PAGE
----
Marathon man Archie leads orange invasion



The months of hard training paid off as Team Archie and competitors running on behalf of ‘Miles for our Boys’, crossed the finish line following a gruelling Dublin City Marathon last Sunday week. Over 70 participants took part to raise money and awareness for the Join Our Boys Trust and three Roscommon boys, Archie, George and Isaac Naughton, who suffer from Duchenne Muscular Dystrophy.

  The boys’ mother, Paula Kerr, who also took part in last month’s event, said she felt immensely proud.

  “The overwhelming feeling is pride. I’m so proud of Sinéad Gannon and the other coaches. I’m so proud of everyone who did this, wherever they’ve come from and very, very proud of an 11-year-old little boy, who happens to be my son.

  “The first time I really got emotional about the whole thing was on the Thursday (following the marathon). I think I was (running) on adrenaline. I was never worried about Archie the whole time; he had five brilliant parents with him so there was never going to be an issue with Archie,” she said.

  Archie’s supporters created a sea of orange along the route and again at the finish line, and Paula said it made for some emotional scenes.

  “I suppose the most emotion I felt came from the support of the crowd. Magnificent is the word I would use to describe the whole lot and there were a couple of stops in the crowd.

  “There was a woman called Maeve who we’d got in touch with through a running page. It’s a long story but essentially her brother had died from Duchenne. The streets were filled with people last Sunday but there was this massive sign which read ‘Go Archie!’ or ‘Team Archie’ or something like that and there was a family with kids playing drums. We just had to go over. We went and shook hands and hugged everyone but it still didn’t click. The woman looked at me and said: ‘It’s me, it’s Maeve.’ We both just started crying.”

  Paula added that Join Our Boys and the positive message associated with the trust was important for people like Maeve who had lost loved ones to the disease. She also paid a special tribute to those who had supported Archie and his brothers, including Gleeson’s Townhouse, which acted as Team Archie Headquarters.

  “It’s meant to be a story of hope and resilience, despite this being a very, very difficult situation for our family and all the other families who have children with Duchenne. I think it demonstrates the power of community and as for the community of Roscommon what do you say about them? It’s been commendable across Roscommon and beyond.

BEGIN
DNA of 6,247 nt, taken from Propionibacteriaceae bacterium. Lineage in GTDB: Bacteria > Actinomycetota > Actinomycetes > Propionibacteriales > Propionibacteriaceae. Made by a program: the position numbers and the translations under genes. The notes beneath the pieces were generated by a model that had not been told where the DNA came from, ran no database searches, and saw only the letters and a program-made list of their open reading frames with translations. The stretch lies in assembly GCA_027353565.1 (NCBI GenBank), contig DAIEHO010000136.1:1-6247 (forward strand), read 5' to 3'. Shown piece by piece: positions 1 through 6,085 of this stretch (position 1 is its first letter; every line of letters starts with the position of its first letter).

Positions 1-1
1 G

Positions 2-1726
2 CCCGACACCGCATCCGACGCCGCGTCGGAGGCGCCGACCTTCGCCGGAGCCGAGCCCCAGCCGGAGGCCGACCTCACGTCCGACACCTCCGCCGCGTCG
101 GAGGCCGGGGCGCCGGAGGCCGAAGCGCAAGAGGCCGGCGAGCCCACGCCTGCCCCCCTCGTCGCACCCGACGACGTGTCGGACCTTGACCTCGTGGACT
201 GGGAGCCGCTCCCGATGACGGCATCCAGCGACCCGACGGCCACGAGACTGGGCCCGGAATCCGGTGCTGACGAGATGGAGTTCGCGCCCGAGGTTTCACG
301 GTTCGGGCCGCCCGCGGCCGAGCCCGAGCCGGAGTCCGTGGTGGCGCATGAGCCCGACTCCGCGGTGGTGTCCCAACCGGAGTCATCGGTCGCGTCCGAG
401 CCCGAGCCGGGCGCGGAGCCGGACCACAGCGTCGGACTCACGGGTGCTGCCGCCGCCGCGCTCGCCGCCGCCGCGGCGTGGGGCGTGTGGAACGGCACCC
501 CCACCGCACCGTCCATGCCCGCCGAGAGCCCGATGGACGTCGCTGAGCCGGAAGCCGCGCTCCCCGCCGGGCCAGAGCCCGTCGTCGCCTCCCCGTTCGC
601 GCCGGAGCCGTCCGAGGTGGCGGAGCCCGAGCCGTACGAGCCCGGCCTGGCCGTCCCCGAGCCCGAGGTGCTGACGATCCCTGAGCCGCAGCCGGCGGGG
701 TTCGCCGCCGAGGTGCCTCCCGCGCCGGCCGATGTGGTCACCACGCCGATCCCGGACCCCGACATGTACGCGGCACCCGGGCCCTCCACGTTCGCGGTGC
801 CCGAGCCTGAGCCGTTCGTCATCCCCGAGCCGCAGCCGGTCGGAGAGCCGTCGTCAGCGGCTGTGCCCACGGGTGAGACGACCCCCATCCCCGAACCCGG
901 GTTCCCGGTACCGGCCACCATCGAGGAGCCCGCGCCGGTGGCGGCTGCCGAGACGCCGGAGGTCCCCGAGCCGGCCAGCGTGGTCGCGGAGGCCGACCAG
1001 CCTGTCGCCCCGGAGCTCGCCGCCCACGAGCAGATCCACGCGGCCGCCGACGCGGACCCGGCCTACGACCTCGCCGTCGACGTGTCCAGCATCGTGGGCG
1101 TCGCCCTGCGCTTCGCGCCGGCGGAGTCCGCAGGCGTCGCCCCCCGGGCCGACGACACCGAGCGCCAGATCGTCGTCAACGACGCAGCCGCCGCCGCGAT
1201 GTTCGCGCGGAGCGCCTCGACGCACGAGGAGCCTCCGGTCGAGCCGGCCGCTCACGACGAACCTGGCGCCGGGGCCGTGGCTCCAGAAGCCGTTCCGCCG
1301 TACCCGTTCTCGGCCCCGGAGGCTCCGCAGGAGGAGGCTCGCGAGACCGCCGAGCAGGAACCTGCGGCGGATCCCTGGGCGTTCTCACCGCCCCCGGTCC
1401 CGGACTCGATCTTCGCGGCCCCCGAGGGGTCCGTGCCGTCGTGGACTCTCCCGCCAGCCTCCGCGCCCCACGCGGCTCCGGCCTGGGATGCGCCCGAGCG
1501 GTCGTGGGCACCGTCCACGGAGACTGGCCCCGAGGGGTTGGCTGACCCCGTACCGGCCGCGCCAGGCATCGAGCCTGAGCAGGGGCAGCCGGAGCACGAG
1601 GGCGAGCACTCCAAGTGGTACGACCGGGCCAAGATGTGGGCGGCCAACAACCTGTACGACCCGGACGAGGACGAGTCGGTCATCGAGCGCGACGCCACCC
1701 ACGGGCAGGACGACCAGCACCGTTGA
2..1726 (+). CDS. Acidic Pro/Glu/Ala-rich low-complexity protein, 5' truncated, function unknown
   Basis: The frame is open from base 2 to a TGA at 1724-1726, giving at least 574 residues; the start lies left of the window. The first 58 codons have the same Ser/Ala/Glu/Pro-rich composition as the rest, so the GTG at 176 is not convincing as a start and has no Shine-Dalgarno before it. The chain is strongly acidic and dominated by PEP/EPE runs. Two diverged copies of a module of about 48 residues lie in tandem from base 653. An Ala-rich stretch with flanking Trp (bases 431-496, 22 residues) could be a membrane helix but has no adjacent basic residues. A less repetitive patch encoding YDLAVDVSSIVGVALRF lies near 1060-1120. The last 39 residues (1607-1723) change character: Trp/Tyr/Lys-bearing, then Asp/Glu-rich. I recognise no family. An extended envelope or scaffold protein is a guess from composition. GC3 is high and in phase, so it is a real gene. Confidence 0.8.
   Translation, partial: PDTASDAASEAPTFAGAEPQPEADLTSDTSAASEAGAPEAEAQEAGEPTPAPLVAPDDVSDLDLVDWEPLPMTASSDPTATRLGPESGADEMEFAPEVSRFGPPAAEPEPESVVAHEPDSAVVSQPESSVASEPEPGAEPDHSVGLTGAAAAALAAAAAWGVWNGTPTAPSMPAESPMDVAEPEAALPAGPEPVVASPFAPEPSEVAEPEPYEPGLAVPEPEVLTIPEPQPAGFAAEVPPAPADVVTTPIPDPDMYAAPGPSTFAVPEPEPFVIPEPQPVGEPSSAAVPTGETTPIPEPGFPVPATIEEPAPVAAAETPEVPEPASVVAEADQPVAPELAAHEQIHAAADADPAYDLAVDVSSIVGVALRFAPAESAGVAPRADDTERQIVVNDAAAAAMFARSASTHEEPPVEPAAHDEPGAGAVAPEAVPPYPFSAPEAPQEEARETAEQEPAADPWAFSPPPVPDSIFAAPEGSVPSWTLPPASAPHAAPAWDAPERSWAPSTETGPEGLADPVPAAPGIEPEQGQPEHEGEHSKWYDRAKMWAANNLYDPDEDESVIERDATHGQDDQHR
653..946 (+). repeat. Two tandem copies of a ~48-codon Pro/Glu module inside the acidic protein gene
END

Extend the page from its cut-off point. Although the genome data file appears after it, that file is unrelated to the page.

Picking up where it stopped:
“These amazing people who never would have done this. Hopefully they’ve got some personal satisfaction from what is an amazing achievement.”

  Resilience is certainly a skill the world’s top marathon runners need in abundance and it’s one Paula and her husband, Padraic Naughton, are trying to instill in Archie and his brothers.

  “The thing is, you know what, the situation that our family is in…you wouldn’t wish it on anyone, it’s dreadful. I suppose one of the main skills we’re trying to equip our children with is the gift of resilience.

  “Archie knows he’s got a terminal disease, Archie knows it’s not going to get better, it’s going to get worse. Archie knows that unless a medicine is found he’s going to be paralysed and he also knows that he’ll die prematurely. I think to know all that stuff before you’re an adult and to still go out in the rain and the cold to train and to go to the gym after school when you’re tired, and to want to do all that, that’s the measure of him really.

  “I think as long as he can do this stuff, our job is to support him. They say it takes a village to raise a child, well we’ve got a town and beyond who are willing to help Archie and the boys and other people with DMD so we’re very privileged to have this community.”

  A huge part of that support has been Archie’s team of five coaches, led by Roscommon Harriers coach, Sinéad Gannon. Sinéad says the tough training regime was worth it.

  “We started training back in April. We couldn’t have had a better team supporting Archie, with Frank Murphy, Tonya Hand, Adrian Smith, Mark Gilleran and myself.

  “It was great fun. It was alien to some of the serious runners among us, all that singing and talking during the race! Frank Murphy turned to me in the Phoenix Park and said he’d never seen anything like it.

  “I never saw a bigger support on the (DCM) route. All the runners, including elite runners like Pauline Curley and Gary O’Hanlon offering support too. Archie loved it; he was lapping it up!

  “Everyone has things going on in their lives but the spirit at the event brought everyone together as one family for the weekend.”

  Sinéad was proud of Team Archie’s achievement but also had one eye on next year’s event.

  “Archie’s running buggy was okay for this event but to be honest, it wouldn’t be supportive enough so I’ve set up an ‘I donate’ page for a new buggy and we’ll be hoping to double the number of participants next year!”


What Archie thought…

‘Marathon man’ Archie said he was “very happy” with the huge amount of support he has received since his training began back in April.

  Speaking to the Roscommon People in the aftermath of the Dublin City Marathon, he explained how he kept his coaches on their toes throughout the race.

  “I had fun. Sinéad’s (Gannon) scared of dogs so we were winding her up. I was making dog noises (as Team Archie made their way through the Phoenix Park).”

  He also confirmed that he maintained morale among Team Archie through humour and by making his coaches laugh on their way around Dublin.

  When asked if he would take part in next year’s marathon, Archie took a long pause.

  “Maybe,” came his eventual response. With the continuing support of his family, coaches and many, many supporters, another marathon effort is certainly not beyond this resilient and brave young man.